In 2006, the real estate market was super slow, and so after a few months of living at his brother's apartment in Broomfield, commuting to Loveland, and me struggling to clean up the house in Monument for random house showings with a 2 year old who needed a nap, we got a tiny 500 square foot 2 bedroom apartment in Loveland. We used one room to store most of our belongings, and I had a king size mattress on the floor, next to a twin mattress in the other bedroom. The kids and I spent most of our time in the little living room and adjacent galley kitchen where I would stand all day, looking for help for my son's sensory issues online, and also looking for houses.

I looked at 130 houses before our house in Monument sold and we moved to the home where we currently live.

The days were interspersed with feeding children five meals a day, getting my daughter down for a nap (so the multiverse didn't implode), taking them to the coffee shop to meet other homeschoolers, and the aforementioned standing-kitchen-internet time.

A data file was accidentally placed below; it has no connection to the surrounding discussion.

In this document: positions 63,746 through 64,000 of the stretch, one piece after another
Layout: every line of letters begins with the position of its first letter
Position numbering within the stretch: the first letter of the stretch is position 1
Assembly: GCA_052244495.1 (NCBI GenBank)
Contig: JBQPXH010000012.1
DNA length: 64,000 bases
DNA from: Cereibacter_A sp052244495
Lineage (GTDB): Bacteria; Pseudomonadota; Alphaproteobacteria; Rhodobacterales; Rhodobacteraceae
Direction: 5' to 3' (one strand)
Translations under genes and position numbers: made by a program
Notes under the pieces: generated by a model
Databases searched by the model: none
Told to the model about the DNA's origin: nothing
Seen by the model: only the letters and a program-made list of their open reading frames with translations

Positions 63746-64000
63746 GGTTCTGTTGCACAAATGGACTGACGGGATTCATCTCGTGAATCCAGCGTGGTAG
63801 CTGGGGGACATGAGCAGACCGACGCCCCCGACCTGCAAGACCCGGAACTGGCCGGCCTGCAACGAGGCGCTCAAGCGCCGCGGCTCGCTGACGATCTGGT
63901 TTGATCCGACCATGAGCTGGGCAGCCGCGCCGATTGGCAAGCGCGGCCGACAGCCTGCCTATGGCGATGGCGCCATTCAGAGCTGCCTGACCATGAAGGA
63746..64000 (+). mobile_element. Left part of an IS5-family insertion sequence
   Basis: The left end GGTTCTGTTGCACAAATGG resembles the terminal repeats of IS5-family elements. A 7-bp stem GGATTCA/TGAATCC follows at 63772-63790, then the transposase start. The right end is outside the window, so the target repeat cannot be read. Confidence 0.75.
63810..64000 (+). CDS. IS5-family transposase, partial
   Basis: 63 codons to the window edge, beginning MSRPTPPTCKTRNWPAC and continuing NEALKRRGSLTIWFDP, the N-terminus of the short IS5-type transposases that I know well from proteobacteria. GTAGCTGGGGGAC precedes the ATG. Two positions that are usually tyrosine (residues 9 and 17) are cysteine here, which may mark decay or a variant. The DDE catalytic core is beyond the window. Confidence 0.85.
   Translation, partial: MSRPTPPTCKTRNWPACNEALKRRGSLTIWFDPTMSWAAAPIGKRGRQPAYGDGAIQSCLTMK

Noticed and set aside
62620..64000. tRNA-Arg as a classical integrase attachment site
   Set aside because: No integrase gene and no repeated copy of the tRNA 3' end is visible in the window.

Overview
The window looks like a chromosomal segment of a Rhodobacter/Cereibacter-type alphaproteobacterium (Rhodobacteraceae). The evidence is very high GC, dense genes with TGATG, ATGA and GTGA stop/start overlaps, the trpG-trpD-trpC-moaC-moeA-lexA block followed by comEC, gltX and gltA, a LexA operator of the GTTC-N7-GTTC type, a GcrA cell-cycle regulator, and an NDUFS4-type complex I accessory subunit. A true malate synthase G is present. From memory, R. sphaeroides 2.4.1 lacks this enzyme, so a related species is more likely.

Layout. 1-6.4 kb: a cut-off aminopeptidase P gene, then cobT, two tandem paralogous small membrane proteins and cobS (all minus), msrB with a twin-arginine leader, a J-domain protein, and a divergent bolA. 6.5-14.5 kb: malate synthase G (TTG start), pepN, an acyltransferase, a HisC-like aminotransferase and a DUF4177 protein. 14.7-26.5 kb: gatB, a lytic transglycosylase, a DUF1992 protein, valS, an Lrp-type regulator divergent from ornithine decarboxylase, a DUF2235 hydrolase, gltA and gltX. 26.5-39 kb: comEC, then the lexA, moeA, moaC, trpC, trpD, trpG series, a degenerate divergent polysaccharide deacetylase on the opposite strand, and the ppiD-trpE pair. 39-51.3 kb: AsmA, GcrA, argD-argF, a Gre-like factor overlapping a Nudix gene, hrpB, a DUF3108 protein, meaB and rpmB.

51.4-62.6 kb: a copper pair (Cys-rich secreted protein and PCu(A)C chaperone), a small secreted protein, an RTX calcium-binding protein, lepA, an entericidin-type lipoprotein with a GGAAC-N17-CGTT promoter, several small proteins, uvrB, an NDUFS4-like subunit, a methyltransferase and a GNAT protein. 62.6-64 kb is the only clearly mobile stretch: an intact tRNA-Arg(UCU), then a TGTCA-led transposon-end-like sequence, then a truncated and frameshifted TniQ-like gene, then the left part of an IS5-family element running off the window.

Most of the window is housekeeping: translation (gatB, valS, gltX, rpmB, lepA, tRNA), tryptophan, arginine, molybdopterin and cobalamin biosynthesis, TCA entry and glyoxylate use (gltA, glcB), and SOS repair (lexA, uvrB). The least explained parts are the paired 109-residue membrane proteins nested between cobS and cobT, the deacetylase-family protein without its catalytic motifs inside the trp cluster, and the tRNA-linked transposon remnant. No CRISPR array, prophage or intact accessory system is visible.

At some point in February, around my birthday (of course), I started seeing auras, not being able to recall words, and having intrusive thoughts about ending my life.


I wonder what really happened. The newspapers at the time, The Rocky Mountain News and The Denver Post, have conflicting stories.

May 27, 1934, Denver Post:


Victim of a nervous breakdown. Grafton R Ellison, 33, of 4441 Utica Street, an unemployed salesman, shot himself to death Saturday night. He had been bed-ridden two months.